6 min

Heartbeat measured by laser light

Observing cardiac fibrillation from a distance and yet close

Diseases of the heart and circulation are the most common cause of death - even before cancer! So we should pay a lot of attention to the health of the heart. But how? Everyone knows the rise of pulse when the doctor measures the heart function, for example, with the electrocardiogram (ECG). It would be better to check the heart function unnoticed, e.g. when brushing your teeth in the morning. If everything is fine, then nothing happens. But if something is wrong, the cardiac outpatient clinic receives a notifier, depending on the abnormalities detected.

In the case of patients with burns in the chest area, premature infants with extremely sensitive skin or accident victims trapped in a vehicle, for example, the application of electrodes as in the measurement with the electrocardiogram (ECG) is no available option. So there is a need for another - non-contact - measurement of the cardiac function.

But how to measure the cardiac function remotely without contact? The answer is a laser Doppler vibrometer (LDV), like a Polytec single-point vibrometer using a wavelength of λ = 1550 nm, which measures non-contact and eye safe. The LDV does not measure the electrical activity of the heart itself, but the mechanical movement caused by the heart on the body surface. This will be difficult when wearing clothes, but it can work even through thin textiles such as pyjamas in the chest area or even on the neck, which would normally not be covered.

Anyone expecting the ECG measurement curve to match the curve obtained by the vibrometer, here referred to as a vibrocardiogram (VCG), will be disappointed. This is shown by the two measurement results in Figure 1. The ECG shows the usual course. Clearly visible are the upper and lower peaks of the ECG, labeled P, Q, R, S and T, which one looks for in vain in the VCG. But the spacings of the extreme peaks are identical in both measurement methods. This means, the instantaneous heart rates - here about 1.2 Hz or 72 beats per minute (bpm) – do match in both measurement data, so anomalies can indeed be detected.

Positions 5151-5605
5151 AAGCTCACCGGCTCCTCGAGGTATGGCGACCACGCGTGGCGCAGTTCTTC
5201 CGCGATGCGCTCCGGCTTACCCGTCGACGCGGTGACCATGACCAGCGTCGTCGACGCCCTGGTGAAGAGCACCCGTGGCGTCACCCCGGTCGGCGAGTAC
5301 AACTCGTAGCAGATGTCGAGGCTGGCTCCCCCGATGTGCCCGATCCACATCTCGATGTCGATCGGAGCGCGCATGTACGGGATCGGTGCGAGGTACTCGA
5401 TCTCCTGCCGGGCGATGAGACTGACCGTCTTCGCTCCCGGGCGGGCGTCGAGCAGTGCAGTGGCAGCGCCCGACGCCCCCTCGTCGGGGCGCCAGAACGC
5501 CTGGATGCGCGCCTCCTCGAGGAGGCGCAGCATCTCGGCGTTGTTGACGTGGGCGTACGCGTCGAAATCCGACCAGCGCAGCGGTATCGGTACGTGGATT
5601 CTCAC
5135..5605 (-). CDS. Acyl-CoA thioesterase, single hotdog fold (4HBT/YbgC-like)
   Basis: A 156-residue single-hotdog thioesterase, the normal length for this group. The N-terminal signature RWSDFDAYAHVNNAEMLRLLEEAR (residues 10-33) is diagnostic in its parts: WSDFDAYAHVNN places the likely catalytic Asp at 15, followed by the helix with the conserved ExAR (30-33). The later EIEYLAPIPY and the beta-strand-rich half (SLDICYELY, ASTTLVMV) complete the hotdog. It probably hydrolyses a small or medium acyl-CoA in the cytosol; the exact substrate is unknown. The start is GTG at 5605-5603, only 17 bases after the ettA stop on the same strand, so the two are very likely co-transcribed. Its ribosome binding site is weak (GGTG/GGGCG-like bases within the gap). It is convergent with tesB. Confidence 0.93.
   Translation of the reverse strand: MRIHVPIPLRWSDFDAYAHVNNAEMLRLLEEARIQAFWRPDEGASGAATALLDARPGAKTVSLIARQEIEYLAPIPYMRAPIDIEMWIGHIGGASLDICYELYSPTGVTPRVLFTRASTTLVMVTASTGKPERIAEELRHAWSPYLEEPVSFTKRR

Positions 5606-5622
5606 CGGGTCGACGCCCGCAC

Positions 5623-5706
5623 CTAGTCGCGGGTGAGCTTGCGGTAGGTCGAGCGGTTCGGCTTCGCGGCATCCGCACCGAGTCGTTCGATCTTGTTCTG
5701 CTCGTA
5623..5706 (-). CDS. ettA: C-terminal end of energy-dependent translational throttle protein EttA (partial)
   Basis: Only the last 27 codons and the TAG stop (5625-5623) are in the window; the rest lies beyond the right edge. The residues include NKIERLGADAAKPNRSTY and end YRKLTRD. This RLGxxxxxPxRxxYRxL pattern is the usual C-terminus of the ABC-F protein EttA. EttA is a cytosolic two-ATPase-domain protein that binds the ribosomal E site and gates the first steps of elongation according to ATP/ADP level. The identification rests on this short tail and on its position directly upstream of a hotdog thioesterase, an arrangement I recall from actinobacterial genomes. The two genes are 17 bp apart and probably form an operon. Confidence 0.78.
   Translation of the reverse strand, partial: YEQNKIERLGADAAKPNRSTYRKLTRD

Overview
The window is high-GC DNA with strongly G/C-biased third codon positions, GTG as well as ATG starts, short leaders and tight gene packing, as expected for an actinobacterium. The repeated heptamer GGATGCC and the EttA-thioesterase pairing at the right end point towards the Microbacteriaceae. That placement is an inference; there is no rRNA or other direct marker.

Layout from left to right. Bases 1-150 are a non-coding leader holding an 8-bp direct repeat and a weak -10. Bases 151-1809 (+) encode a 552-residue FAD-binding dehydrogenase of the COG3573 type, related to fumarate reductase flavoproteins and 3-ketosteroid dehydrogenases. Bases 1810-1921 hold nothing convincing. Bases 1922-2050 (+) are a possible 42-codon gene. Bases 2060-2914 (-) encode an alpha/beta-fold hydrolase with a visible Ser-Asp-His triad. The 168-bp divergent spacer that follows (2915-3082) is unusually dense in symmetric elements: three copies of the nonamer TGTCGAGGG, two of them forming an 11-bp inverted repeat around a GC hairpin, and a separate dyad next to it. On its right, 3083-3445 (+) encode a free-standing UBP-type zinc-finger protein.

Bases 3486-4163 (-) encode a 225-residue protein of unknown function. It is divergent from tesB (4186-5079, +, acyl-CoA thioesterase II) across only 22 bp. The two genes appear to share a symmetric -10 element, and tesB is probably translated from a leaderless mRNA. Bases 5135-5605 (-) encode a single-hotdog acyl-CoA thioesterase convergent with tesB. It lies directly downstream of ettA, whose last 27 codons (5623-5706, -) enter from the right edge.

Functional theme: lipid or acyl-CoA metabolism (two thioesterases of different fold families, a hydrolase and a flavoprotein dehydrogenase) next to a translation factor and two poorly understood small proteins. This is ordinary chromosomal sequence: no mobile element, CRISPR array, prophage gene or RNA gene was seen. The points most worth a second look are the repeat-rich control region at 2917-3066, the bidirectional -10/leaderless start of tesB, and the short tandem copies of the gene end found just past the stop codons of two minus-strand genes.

Figure 1: Comparison of ECG (left) and VKG (right).

A look behind the scenes of the vibrometer signal

The ECG is an electrical signal, so it only records the activity of the heart. In contrast, the VCG shows the mechanical movement of the heart muscle. This can be seen in the spectrum of the VCG in Fig. 2, showing three cluster points of spectral lines: at f = 0.25 Hz, f = 1.2 Hz and f = 2.4 Hz. The middle spectral cluster corresponds to the heart rate. Since the heartbeat varies slightly with time and the measurement takes about 2 min, this results in the cluster shown. At twice the frequency is a second cluster, caused by the heartbeat not being purely sinusoidal, which results in harmonics. Finally, the cluster at f = 0.25 Hz is due to respiration, which as a mechanical signal is also detected by the vibrometer. So, in addition to cardiac activity, the vibrometer can also be used to detect respiration! The heart activity is extracted from the vibrometer signal by high-pass filtering with the cut-off frequency fg = 0.58 Hz.


The closer to the heart the measurement is taken, the more suitable the vibrometer signal becomes for determining the heart rate. If the surface of the chest is covered by clothing to such an extent that the vibrometer signal can no longer penetrate it, a different measurement location is required. Because the neck is usually uncovered, the carotid artery is an alternative measurement site. Figure 3 shows nine possible measurement locations. The quality of the measurement signal depends on the measurement site and the distance to the carotid artery, as shown in Figure 4. The best measurement signals are obtained at the middle and right measurement points. The heart rate must be calculated from the samples x[k] of the measurement signals. For this purpose two methods are available: the evaluation of the magnitude spectrum |[X[n]| or the autocorrelation function rXX[κ].

Figure 4: Vibrometer signals at the nine measurement points in the area of the carotid artery